For the casual player, these may be luxurious items purchased mainly for the aesthetic appeal of seeing your guitar on the wall or prominently displayed in the corner.  For the gigging musician, it goes far beyond aesthetics.  While on stage in between songs, you’ll need a guitar stand to keep your guitar from falling or being stepped on.  Racks are great for players that have multiple guitars – they’re self-explanatory. 

What’s a footrest for?  I admit, it’s a luxurious item, but it really does help with proper posture and balancing when those practice sessions and gigs turn into hours.  Adjustable is the best way to go as you can use it while sitting and even standing for extra support. 

Guitar Cleaning Products

Honestly, there’s not a whole lot of fancy products that you must have to keep your guitar clean.  Preventative measures like washing your hands, using a dry microfiber cloth to wipe down strings, and a slightly damp microfiber cloth to lightly wipe away grime will go a long way.  Household items like vinegar, 0000 steel wool, and microfiber cloths are staples for cleaning a guitar. 

But, there are a few things you may want to buy to make cleaning more convenient or if you want to oil or condition the fretboard.  You should check out our tips and how-to’s on cleaning an electric guitar if you’re clueless on what’s safe to use and what isn’t.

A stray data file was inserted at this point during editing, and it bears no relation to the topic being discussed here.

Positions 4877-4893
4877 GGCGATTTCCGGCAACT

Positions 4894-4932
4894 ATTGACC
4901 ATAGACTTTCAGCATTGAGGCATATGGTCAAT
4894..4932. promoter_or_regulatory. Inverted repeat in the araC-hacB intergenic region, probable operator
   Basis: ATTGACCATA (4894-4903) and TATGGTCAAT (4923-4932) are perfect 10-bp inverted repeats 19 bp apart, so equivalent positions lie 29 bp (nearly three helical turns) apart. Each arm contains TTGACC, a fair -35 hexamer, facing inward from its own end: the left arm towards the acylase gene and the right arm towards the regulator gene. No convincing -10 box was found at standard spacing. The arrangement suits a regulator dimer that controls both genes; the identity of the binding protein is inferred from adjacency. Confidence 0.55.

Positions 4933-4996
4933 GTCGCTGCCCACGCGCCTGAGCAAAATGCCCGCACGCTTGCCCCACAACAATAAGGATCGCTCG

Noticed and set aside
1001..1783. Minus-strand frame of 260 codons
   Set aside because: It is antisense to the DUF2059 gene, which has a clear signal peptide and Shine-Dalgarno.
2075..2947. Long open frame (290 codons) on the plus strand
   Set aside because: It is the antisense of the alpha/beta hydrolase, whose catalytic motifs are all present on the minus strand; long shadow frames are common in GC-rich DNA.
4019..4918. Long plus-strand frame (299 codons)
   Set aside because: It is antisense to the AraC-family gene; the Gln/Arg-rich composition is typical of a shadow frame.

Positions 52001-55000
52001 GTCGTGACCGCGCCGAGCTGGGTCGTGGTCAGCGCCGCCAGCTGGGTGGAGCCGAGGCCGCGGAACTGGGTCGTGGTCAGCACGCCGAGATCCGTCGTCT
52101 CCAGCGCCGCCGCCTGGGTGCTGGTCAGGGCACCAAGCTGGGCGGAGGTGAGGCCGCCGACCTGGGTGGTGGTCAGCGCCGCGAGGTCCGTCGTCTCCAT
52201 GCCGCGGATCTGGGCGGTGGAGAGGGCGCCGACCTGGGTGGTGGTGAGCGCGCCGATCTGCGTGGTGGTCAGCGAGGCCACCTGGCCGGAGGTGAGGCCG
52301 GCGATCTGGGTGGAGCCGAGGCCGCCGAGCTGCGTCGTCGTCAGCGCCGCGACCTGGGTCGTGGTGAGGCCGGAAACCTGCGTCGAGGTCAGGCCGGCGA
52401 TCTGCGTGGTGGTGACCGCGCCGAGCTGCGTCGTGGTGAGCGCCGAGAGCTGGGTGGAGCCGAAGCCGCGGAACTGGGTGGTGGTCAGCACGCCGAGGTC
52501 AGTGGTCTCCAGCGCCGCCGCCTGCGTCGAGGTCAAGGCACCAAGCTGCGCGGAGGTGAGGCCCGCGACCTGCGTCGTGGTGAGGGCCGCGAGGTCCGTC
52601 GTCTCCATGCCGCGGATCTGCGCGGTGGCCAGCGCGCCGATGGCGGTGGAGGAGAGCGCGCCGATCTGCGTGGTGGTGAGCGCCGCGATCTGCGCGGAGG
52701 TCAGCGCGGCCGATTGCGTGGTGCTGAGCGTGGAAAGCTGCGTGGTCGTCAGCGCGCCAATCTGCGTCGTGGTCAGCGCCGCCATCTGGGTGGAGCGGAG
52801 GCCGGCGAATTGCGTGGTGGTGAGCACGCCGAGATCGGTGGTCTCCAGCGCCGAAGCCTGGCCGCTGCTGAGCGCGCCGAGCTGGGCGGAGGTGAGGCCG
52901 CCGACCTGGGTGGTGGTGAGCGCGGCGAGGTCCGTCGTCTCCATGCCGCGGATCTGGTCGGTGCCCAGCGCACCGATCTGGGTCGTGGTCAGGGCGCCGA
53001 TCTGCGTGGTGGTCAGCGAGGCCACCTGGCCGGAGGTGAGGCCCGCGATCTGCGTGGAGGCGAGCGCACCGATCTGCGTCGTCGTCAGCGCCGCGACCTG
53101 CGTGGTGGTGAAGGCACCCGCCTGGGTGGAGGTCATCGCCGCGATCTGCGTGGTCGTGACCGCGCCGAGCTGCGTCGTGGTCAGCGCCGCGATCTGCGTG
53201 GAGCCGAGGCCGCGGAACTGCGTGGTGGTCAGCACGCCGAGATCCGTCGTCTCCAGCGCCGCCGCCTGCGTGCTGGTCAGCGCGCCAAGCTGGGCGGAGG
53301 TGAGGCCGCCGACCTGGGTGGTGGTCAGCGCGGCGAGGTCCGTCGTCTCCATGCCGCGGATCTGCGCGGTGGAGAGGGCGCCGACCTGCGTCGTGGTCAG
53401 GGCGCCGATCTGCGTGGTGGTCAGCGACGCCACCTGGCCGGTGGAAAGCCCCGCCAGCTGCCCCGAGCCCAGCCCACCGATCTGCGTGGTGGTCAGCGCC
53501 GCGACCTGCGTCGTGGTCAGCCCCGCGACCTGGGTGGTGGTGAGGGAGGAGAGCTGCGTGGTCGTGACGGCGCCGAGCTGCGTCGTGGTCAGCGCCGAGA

Good Things Take Time

If you’re brand-new to the guitar world, you may be feeling overwhelmed with this comprehensive list.  Take a breather and realize that you don’t need everything that’s listed here to set up an electric guitar.  Start with the must-haves and get the essentials next.  As you keep learning and playing, you’ll soon discover what you like, what you will need, and how your developing style will govern what additional guitar accessories will become must-haves.

For seasoned players, you’ll notice that my recommendations are nowhere near complete, but I hope there was an item or two that enlightened you.  You might even have a favorite brand or product of your own.  The important thing, with or without all the gear and accessories, is to keep on playing and making music magic.

Further Reading:
About Evie | Owner & Editor of MagicInstruments.com

For me, music really is a form of magic. It has the ability to transport you to another time and place with just a few soft notes, drifting on the wind. It can invoke joy, excitement, sadness and even fear. Music can strengthen communities and bridge cultural differences. Our lives are truly enriched by the music entwined within them and I look forward to helping make your musical journey a magical one.